Observation of radio emissions from an electron beam using an ice target

Jun 14, 2018, 11:30 AM
20m

Speaker

Keiichi Mase (Chiba University)

Description

Askaryan Radio Array (ARA) is being built at the South Pole aiming for observing high energy cosmogenic neutrinos above 50 PeV. The ARA detector identifies the radio emissions from the excess charge in a particle shower induced by a neutrino interaction. Such a radio emission was first predicted by Askaryan in 1962 and experimentally confirmed by Saltzberg et al. using the SLAC accelerator in 2000. We also performed a similar experiment using 40 MeV electron beams of the Telescope Array Electron Light Source to verify our understanding of the Askaryan emission and the detector responses used in the ARA experiment. Clear coherent polarized radio signals were observed with an ice target. The coherences, the polarizations and the angular distributions of the radio signals were measured to characterize them. We also performed a detailed simulation to understand the radio emissions. We found that the observed radio signals are consistent with simulation, meaning that our understanding of the radio emissions and the detector responses are within the systematic uncertainties of the ARAcalTA experiment. The final results of the experiment will be presented in the conference.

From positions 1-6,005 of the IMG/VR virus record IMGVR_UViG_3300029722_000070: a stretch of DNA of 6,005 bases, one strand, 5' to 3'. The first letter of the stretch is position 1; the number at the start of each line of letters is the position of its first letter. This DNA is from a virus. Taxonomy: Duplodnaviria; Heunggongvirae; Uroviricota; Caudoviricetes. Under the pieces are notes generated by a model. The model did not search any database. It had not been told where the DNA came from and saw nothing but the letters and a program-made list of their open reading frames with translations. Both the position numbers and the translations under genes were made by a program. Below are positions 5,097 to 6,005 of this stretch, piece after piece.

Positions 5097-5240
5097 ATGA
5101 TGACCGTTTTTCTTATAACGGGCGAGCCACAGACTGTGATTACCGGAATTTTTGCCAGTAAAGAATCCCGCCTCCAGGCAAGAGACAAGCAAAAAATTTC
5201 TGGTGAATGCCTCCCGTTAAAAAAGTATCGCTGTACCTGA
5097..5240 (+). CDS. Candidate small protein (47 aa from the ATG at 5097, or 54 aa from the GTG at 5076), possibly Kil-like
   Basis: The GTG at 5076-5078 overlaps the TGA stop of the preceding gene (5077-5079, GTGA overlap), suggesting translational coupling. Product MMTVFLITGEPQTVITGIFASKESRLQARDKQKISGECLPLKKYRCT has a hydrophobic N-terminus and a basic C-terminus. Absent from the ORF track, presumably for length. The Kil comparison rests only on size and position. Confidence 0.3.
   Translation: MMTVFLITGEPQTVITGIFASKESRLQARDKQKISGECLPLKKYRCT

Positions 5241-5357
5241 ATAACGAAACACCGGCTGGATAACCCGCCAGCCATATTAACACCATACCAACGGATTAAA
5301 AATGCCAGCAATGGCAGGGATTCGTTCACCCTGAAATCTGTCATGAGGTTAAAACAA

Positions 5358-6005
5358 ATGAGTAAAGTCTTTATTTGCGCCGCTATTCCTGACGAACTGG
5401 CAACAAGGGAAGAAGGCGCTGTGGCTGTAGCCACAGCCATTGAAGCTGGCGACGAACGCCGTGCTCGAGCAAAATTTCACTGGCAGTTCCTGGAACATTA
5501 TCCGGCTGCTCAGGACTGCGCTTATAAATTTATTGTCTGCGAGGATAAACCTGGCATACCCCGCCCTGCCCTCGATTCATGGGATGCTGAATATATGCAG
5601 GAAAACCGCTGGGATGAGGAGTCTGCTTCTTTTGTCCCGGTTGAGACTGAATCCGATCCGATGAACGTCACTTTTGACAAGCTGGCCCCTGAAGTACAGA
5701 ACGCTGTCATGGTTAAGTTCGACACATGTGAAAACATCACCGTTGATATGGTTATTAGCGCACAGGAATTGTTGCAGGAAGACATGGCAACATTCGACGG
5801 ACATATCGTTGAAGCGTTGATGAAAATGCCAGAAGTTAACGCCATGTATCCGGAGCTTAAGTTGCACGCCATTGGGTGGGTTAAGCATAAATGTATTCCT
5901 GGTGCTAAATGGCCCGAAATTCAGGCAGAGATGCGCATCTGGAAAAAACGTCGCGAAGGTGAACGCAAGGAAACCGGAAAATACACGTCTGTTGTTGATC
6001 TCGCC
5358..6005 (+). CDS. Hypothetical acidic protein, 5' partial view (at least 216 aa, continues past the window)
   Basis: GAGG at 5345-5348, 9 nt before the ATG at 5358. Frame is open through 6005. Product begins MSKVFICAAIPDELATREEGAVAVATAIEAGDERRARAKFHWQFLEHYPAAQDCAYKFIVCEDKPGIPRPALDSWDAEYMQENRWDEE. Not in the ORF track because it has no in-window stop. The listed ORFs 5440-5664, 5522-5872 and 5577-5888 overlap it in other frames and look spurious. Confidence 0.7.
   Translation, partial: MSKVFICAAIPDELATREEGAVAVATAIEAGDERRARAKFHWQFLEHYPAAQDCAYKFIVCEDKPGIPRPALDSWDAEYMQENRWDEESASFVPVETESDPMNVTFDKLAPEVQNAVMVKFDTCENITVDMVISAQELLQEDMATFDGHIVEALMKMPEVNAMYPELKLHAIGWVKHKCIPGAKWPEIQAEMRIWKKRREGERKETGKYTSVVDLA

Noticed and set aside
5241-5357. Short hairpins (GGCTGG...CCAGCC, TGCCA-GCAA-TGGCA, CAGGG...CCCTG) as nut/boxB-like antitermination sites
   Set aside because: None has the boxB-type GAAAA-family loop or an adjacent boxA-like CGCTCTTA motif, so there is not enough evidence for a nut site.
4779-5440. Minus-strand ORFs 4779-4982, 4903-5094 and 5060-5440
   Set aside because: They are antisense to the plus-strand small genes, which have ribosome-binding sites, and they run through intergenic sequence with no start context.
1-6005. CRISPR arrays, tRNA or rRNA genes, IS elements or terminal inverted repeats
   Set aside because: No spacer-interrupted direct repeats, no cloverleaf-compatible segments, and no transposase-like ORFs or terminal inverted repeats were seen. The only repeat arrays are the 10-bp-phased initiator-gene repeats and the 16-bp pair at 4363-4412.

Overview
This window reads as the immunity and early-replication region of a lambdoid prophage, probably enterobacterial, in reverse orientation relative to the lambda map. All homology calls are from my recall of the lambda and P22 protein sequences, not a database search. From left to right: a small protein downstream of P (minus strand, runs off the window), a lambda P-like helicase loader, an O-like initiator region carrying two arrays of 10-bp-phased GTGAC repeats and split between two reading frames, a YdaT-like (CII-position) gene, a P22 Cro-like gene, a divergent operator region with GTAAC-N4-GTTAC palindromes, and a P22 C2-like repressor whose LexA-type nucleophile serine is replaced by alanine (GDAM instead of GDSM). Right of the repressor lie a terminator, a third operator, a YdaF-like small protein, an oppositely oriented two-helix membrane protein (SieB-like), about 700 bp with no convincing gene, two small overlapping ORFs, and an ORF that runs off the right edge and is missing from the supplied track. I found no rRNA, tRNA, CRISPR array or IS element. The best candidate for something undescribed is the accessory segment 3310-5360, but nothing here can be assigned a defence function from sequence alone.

Primary author

Keiichi Mase (Chiba University)

Co-authors

Aya Ishihara (Chiba University) Mr Bokkyun Shin (Osaka City University) Daisuke Ikeda (Institute for Cosmic Ray Research, University of Tokyo) Gordon Thomson (University of Utah) Hiroyuki Sagawa (University of Tokyo) John Matthews (University of Utah) Masaki Fukushima (Univ. Tokyo) Matthew Ryan Relich (Chiba University) Dr Pavel Motloch (Kavli Institute for Cosmological Physics & Department of Physics, University of Chicago) Romain Gaior (Chiba University) Shigeru Yoshida (Chiba University) Mr Shunsuke Ueyama (Chiba University) Takao Kuwabara (Chiba University) Dr Tatsunobu Shibata (High Energy Accelerator Research Organization (KEK))

Presentation materials